the punishment that brought us peace was upon him,
    and by his wounds we are healed. Isaiah 53:5


My Thyroid tried to Kill Me


Roses on a cloudy day

January is the month of resolutions and new leafs to turn over for most people.  But for me, January is the month that I celebrate surviving cancer.  I am a cancer surviver.  I discovered that I had thyroid cancer in 2009.  Though in my everyday life I don’t define myself by this, it actually effects me every single day.  Nobody thinks much about their thyroid until it goes bad, but if you can still eat carbs without having them turn to fat the minute they touch your lips then you should drop to your knees and thank God for your healthy thyroid!

It all started in 2006 when I got pregnant with our third child.  We were living in Costa Rica at the time, studying Spanish and preparing to move to Mexico.  It was an uneventful pregnancy and we moved to Mexico without much concern about giving birth overseas.  After all, this was my third child and I was a pro at this, right?  Lulu was born on May 1st which is Labor Day in Mexico.  (I tried to explain the pun that I was in labor on Labor Day, but it just didn’t translate.  My friends just smiled tolerantly.)  Naturally, in the first few weeks of adjusting to a new baby and nursing round the clock, I was tired!  Then to compound the facts we started noticing that Lulu was having some health issues.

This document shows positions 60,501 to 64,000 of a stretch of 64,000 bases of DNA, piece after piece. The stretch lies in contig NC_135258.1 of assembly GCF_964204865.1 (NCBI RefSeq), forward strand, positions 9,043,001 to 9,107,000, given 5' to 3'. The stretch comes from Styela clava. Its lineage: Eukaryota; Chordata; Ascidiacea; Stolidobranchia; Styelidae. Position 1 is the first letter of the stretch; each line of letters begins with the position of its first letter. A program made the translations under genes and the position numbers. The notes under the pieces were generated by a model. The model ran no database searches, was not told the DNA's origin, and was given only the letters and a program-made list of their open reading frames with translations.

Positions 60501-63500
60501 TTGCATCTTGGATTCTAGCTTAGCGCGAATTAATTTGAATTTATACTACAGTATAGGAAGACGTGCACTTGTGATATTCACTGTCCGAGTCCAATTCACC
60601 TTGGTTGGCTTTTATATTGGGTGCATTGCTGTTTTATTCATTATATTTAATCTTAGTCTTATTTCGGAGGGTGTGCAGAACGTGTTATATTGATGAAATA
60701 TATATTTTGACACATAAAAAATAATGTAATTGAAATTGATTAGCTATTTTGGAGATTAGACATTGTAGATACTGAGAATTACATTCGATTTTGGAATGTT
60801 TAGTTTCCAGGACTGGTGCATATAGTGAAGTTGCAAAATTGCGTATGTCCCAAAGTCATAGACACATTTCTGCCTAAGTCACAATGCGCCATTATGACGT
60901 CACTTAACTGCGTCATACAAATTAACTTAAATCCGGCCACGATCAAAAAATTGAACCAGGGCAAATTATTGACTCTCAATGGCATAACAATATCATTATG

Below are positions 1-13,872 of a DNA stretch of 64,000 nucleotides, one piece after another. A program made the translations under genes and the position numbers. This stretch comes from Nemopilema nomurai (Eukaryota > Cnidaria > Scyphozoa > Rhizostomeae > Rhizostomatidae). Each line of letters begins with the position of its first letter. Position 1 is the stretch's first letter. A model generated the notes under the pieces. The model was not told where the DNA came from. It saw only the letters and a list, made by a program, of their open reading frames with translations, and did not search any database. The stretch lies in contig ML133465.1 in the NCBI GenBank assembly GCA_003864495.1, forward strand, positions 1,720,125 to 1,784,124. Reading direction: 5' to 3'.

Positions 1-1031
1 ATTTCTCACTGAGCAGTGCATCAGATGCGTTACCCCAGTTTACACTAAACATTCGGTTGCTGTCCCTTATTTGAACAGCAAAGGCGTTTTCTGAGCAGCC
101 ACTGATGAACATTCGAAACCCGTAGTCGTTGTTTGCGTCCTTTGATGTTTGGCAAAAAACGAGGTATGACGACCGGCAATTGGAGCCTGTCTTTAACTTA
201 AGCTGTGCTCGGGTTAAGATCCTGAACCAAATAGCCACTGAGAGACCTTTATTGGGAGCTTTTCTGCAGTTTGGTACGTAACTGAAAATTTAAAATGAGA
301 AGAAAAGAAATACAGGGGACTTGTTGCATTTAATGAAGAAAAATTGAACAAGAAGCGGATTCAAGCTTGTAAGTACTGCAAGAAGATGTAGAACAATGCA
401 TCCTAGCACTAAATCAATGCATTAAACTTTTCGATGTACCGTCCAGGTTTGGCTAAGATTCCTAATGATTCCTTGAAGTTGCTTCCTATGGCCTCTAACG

Lulu rarely slept more than a half an hour at a time.  When I started focusing on why she was waking up so often, I noticed that she would stop breathing and then suddenly gasp for air and wake up.  “Well that’s not normal!”  I thought.  The next year and a half were filled with doctors’ appointments, visits to specialists, sleep studies, experimental foods, poking and prodding of the baby, and hours spent on the internet searching for answers.  In the mean time, she continued to micro-sleep and gasp for air… and I didn’t sleep at all.

I kept Lulu in bed with me and dozed with my hand on her tummy feeling her breathe.  A few times I woke up and suddenly realized that she was not breathing and starting to turn grey!  We even got into CPR position 2 or 3 times when normal rubbing and pinching didn’t wake her up- then suddenly she would gasp and breathe again though she was lethargic after each of these episodes.  So I wasn’t sleeping and I was feeling worse and worse as the weeks went by.